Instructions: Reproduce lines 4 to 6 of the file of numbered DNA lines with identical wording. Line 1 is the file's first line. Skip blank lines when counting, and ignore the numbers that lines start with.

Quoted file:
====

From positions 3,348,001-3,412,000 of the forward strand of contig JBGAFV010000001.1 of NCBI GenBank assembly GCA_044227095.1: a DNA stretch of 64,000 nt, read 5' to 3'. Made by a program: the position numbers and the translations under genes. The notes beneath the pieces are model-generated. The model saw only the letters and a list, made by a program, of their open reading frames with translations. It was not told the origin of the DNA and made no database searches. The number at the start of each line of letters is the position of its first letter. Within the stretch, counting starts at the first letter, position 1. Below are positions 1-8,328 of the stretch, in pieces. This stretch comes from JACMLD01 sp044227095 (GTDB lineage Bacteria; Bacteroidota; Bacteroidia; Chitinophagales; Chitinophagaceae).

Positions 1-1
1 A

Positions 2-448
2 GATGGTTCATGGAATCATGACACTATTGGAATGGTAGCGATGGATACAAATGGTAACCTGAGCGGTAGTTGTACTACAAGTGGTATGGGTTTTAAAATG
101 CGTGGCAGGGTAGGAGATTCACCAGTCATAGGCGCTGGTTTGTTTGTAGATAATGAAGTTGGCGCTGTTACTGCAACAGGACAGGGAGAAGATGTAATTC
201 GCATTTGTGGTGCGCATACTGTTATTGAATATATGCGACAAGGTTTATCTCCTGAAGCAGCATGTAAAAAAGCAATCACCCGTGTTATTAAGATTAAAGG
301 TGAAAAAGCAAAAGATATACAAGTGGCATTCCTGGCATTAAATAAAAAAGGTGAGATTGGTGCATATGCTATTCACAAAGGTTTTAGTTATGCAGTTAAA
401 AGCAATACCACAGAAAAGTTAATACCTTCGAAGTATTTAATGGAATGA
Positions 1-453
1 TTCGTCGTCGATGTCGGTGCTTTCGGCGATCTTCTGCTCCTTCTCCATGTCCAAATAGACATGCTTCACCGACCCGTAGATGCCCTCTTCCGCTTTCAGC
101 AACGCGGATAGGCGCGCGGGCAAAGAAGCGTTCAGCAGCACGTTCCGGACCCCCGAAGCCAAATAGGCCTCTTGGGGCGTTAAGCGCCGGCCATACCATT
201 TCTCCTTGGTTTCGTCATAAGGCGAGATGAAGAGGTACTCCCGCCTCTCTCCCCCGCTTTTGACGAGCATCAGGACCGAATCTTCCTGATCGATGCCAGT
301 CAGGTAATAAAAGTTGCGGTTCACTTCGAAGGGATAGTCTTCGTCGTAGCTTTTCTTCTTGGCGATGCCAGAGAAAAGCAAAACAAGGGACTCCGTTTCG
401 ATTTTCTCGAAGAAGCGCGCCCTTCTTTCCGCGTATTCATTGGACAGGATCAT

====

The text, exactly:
Positions 2-448
2 GATGGTTCATGGAATCATGACACTATTGGAATGGTAGCGATGGATACAAATGGTAACCTGAGCGGTAGTTGTACTACAAGTGGTATGGGTTTTAAAATG
101 CGTGGCAGGGTAGGAGATTCACCAGTCATAGGCGCTGGTTTGTTTGTAGATAATGAAGTTGGCGCTGTTACTGCAACAGGACAGGGAGAAGATGTAATTC